I´ve had a bitch of a time getting motivated to write from Guatemala. As you know from my last letter of December 17 (on my blog at http//www.leahfisher.blogspot.com, in case you haven´t received it…), I left Playa Samara and Costa Rica with some reluctance. At first I was occupied with getting relocated in Guatemala, then over the holidays I was sweetly engrossed with my two week reunion with Chuck, and throughout much of the time, I didn’t feel very well.

I arrived in Antigua a few days before Chuck's arrival. He had arranged for me to be picked up at the airport and driven to Quinta de las Flores, an exquisite and very romantic colonial estate with a multitude of fountains, gardens and spacious rooms decorated with Guatemalan textiles and furnishings. It was ethnic elegant and quite a change from my budget student-traveler's accommodations before and after.

I returned with the same shuttle driver from Antigua to meet Chuck at the airport in Guatemala City. I made a sign like the ones shuttle drivers hold up so arriving passengers can identify them. Only mine said "Carlitos Fisher," and I drew big hearts all over it. I stood in line with all the other shuttle drivers, holding my sign high above my head. I was rewarded with a fantastic grin when Chuck spotted me. Our reunion was delightful. (Like a tasteful movie, the picture fades out here.... no details.)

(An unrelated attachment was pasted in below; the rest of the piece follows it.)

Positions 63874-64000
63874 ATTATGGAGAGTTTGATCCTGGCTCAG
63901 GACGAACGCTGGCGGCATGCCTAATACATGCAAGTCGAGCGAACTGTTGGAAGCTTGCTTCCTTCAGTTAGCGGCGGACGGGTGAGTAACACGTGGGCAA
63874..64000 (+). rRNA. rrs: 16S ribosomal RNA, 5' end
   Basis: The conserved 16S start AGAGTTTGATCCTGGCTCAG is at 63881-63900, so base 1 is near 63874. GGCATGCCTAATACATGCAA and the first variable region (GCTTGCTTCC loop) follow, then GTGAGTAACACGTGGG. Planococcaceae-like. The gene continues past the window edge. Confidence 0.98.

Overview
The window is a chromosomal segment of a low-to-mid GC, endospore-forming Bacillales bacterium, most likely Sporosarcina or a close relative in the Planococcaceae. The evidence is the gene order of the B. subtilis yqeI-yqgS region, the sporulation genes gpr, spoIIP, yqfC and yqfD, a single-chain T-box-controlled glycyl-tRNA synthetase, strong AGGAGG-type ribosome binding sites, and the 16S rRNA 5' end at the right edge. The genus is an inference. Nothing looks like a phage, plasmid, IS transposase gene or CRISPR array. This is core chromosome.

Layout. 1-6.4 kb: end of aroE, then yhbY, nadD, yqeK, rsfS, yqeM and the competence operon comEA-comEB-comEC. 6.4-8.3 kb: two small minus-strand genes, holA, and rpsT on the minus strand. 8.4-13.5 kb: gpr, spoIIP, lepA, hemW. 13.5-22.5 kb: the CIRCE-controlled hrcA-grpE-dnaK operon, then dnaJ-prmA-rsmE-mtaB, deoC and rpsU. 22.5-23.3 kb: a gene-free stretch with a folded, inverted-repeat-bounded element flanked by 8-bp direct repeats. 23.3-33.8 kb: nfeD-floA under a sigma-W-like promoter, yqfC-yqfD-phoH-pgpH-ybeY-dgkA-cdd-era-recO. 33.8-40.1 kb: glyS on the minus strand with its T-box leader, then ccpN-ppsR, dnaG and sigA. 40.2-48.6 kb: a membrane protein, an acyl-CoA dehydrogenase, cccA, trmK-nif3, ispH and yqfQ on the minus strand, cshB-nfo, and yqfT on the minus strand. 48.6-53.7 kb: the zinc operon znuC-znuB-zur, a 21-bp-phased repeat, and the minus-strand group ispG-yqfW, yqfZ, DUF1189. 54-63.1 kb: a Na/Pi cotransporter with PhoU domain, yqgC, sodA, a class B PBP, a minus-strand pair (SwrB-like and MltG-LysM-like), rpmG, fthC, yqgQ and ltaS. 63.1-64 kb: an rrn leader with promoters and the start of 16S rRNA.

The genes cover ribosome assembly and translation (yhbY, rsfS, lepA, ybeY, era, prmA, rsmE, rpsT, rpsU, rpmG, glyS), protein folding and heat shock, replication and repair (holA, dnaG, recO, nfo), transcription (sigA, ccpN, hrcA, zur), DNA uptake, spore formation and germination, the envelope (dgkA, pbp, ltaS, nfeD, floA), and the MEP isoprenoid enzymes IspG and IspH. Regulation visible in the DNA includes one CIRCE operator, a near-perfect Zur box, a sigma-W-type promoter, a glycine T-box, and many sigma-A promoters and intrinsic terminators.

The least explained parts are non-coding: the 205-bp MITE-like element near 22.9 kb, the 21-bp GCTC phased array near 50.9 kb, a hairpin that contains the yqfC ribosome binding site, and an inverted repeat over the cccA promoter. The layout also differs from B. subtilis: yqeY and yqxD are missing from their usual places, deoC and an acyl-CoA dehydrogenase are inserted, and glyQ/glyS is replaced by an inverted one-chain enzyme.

Chuck and I travel well and happily together. I loved showing him favorite places from my Guatemala travels of 35 years ago - Lake Atitlan and the Sunday market at Chichicastenango. In addition, we explored new places together. In Tikal we got up at 5AM to hike and climb a pyramid in the dark. From the top of the pyramid we listened to birds and howler monkeys waking up, and through swirling clouds of mist, we witnessed an unforgettable jungle sunrise.

When I got felled by “Monteczuma's revenge” in Chichicastenango, Chuck graciously scuttled other plans and we hunkered down in a hotel until I recovered. He alternated between taking short excursions on his own and returning to the room to read aloud from The Kite Runner. Looking back, this was perhaps the sweetest part of his visit for me.